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Understanding batch chemical processes modelling and case studies Thokozani Majozi, Esmael R. Seid, Jui - Yuan Lee

By: Majozi, Thokozani [autor]
Contributor(s): Lee, Jui-Yuan [autor] | Seid, Esmael Reshid [autor]
Publisher: United States of America CRC Press 2017Description: xvii, 312 páginas Illustrations, figures, table 24 cmContent type: Media type: Carrier type: ISBN: 9781498773171Subject(s): Agroquímica | Industria farmacéutica | Procesos químicosDDC classification: 660.2812
Contents:
Introduction to batch processes. - - Modelling for effective solutions: reduction of binary variables. - - Methods to reduce computational time: prediction of time points. - - Integration of scheduling and heat integration: minimization of energy requirements. - - Heat integration in multipurpose batch plants. - - Design and synthesis of heat-integrated batch plants using an effective technique. - - Simultaneous scheduling and water optimization: reduction of effluent in batch facilities. - - Optimization of energy and water use in multipurpose batch plants using an improved mathematical formulation. - - Targeting for long-term time horizons: water optimization. - - Long-term heat integration in multipurpose batch plants using heat storage.
Summary: Batch chemical processes are always ideal in the manufacture of small-volume, high-value-added products, as traditionally encountered in pharmaceutical,agrochemical and food and beverage industries. The main distinción between these processes and their continuous counterparts pertains to the handling of time. Continuous operations can attain steady state, wherein time is completely overridden, whereas batch operations are never at steady state. This simply implies that time can never be ignored in the analysis of batch processes. Consequently, the synthesis, design and optimization of these operations should embed time as a critical dimension.
List(s) this item appears in: Ingeniería Química
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Colección general 660.2812 M234 (Browse shelf) 2017 1 Available 0000056495
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Enhanced descriptions from Syndetics:

<p>Batch chemical processes, so often employed in the pharmaceutical and agrochemical fields, differ significantly from standard continuous operations in the emphasis upon time as a critical factor in their synthesis and design.</p> <p>With this inclusive guide to batch chemical processes, the author introduces the reader to key aspects in mathematical modeling of batch processes and presents techniques to overcome the computational complexity in order to yield models that are solvable in near real-time. This book demonstrates how batch processes can be analyzed, synthesized, and designed optimally using proven mathematical formulations. The text effectively demonstrates how water and energy aspects can be incorporated within the scheduling framework that seeks to capture the essence of time. It presents real-life case studies where mathematical modeling of batch plants has been successfully applied.</p>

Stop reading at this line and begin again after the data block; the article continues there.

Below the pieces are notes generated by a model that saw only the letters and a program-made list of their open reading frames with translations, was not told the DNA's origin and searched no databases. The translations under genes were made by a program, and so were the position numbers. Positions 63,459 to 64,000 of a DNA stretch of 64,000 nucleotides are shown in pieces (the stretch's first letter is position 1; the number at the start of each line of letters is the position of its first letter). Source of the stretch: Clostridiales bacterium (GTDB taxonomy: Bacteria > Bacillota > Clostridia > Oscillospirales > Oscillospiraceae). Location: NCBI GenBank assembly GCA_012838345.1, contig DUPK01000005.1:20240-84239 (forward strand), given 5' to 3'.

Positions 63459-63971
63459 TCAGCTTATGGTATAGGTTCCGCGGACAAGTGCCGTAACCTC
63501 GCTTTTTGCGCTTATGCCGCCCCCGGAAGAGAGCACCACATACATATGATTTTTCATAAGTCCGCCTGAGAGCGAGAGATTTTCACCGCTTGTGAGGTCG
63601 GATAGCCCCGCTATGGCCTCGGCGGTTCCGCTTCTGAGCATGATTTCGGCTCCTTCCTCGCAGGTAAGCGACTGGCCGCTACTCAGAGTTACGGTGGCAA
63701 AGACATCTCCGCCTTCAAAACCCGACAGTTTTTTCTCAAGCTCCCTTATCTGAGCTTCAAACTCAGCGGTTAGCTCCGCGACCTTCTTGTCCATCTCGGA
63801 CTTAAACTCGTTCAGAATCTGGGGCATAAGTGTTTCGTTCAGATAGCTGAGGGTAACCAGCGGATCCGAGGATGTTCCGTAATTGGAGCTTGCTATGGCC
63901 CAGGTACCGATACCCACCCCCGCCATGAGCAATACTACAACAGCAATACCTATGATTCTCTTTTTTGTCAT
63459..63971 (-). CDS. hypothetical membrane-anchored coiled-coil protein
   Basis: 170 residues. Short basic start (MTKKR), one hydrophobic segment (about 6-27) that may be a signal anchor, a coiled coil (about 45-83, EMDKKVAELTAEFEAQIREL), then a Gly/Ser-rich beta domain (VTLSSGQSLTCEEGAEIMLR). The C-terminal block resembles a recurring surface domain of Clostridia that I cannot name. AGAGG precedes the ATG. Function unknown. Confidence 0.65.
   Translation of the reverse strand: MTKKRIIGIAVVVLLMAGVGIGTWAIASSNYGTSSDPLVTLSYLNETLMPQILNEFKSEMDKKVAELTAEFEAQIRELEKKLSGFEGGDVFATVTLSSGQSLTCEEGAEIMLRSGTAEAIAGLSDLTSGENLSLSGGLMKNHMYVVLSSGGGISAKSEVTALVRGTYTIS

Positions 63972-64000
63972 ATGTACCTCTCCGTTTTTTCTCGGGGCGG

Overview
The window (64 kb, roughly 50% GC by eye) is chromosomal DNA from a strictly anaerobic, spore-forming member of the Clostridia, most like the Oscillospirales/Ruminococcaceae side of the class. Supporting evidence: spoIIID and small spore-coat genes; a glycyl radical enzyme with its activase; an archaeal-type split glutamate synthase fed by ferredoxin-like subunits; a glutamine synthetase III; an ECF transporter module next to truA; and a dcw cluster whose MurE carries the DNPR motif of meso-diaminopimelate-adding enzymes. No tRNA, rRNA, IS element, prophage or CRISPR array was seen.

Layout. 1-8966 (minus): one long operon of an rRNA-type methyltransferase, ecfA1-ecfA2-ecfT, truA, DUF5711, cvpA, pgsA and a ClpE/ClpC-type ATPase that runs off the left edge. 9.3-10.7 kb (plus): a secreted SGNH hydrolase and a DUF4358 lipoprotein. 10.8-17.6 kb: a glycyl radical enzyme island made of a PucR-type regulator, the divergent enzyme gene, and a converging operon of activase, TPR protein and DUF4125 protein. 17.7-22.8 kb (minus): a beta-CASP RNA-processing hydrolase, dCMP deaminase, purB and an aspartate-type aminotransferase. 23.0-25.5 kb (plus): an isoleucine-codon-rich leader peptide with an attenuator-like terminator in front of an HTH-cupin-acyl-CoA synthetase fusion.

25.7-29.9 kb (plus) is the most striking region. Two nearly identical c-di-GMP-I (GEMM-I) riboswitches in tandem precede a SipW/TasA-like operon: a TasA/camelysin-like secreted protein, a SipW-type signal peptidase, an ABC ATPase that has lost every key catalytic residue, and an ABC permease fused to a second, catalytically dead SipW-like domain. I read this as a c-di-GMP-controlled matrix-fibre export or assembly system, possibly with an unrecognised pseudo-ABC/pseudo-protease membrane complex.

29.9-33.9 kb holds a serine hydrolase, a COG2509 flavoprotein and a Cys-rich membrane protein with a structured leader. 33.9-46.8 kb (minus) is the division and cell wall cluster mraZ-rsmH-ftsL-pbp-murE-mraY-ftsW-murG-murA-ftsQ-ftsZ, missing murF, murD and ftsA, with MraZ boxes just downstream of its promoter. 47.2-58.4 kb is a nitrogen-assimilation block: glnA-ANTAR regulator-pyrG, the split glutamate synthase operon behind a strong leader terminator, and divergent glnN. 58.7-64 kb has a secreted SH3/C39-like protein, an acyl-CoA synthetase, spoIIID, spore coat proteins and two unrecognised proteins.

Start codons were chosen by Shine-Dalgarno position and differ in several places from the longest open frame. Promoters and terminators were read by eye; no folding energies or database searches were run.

Includex index

Introduction to batch processes. - - Modelling for effective solutions: reduction of binary variables. - - Methods to reduce computational time: prediction of time points. - - Integration of scheduling and heat integration: minimization of energy requirements. - - Heat integration in multipurpose batch plants. - - Design and synthesis of heat-integrated batch plants using an effective technique. - - Simultaneous scheduling and water optimization: reduction of effluent in batch facilities. - - Optimization of energy and water use in multipurpose batch plants using an improved mathematical formulation. - - Targeting for long-term time horizons: water optimization. - - Long-term heat integration in multipurpose batch plants using heat storage.

Batch chemical processes are always ideal in the manufacture of small-volume, high-value-added products, as traditionally encountered in pharmaceutical,agrochemical and food and beverage industries. The main distinción between these processes and their continuous counterparts pertains to the handling of time. Continuous operations can attain steady state, wherein time is completely overridden, whereas batch operations are never at steady state. This simply implies that time can never be ignored in the analysis of batch processes. Consequently, the synthesis, design and optimization of these operations should embed time as a critical dimension.